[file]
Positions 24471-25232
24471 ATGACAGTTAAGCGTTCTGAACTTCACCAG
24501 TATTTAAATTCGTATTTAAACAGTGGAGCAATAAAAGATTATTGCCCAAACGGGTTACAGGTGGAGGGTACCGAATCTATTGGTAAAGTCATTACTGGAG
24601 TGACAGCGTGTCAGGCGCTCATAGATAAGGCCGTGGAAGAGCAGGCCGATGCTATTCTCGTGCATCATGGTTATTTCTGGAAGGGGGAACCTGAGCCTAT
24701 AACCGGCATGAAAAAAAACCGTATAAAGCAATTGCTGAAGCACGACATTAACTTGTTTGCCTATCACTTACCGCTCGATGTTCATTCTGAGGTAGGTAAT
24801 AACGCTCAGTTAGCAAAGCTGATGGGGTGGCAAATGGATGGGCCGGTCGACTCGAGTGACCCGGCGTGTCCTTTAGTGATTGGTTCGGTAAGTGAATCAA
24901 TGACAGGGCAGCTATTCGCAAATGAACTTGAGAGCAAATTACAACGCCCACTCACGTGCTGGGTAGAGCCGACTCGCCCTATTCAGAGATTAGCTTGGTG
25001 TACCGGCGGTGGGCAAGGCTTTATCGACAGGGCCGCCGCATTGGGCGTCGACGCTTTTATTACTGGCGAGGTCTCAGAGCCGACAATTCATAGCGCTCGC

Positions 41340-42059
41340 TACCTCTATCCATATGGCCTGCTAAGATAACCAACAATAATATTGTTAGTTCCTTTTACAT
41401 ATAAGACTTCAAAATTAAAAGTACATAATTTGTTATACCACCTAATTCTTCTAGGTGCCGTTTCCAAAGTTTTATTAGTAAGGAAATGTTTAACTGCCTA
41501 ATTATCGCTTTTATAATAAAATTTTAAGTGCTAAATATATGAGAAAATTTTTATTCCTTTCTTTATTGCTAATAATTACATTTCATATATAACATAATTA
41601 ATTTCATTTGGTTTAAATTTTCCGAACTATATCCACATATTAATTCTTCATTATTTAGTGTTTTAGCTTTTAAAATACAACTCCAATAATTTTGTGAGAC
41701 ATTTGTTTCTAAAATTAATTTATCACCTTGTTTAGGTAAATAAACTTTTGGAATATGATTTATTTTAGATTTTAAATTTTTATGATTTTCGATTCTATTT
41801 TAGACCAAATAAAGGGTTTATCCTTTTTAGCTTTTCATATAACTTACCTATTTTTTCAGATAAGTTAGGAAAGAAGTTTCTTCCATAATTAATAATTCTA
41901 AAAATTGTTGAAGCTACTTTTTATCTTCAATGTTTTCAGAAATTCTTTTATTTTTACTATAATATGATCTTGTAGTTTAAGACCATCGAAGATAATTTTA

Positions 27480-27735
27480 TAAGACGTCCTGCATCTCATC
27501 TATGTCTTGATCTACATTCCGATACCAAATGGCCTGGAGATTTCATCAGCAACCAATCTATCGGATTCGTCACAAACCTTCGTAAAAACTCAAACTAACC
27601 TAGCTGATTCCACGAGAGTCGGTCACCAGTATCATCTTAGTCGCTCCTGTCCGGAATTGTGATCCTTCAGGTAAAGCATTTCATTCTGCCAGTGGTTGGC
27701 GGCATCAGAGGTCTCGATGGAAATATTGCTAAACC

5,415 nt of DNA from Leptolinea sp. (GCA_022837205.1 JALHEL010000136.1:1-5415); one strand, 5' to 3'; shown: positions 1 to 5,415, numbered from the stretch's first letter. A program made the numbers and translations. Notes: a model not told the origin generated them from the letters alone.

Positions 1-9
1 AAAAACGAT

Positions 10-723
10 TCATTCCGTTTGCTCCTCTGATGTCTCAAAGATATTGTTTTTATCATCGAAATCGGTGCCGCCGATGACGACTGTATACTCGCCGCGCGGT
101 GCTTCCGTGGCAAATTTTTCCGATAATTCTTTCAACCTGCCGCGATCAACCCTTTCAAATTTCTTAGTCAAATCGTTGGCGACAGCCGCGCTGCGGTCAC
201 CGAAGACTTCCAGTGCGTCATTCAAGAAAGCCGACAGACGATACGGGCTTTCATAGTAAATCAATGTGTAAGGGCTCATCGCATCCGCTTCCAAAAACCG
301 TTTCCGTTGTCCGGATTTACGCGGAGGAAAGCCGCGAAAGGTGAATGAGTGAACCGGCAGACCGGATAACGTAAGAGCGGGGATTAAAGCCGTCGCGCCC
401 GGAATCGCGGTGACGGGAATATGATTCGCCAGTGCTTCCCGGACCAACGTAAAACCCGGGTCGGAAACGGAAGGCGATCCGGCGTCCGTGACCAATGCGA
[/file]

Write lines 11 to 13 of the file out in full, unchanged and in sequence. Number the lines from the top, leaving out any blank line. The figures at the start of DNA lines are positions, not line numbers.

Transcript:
41401 ATAAGACTTCAAAATTAAAAGTACATAATTTGTTATACCACCTAATTCTTCTAGGTGCCGTTTCCAAAGTTTTATTAGTAAGGAAATGTTTAACTGCCTA
41501 ATTATCGCTTTTATAATAAAATTTTAAGTGCTAAATATATGAGAAAATTTTTATTCCTTTCTTTATTGCTAATAATTACATTTCATATATAACATAATTA
41601 ATTTCATTTGGTTTAAATTTTCCGAACTATATCCACATATTAATTCTTCATTATTTAGTGTTTTAGCTTTTAAAATACAACTCCAATAATTTTGTGAGAC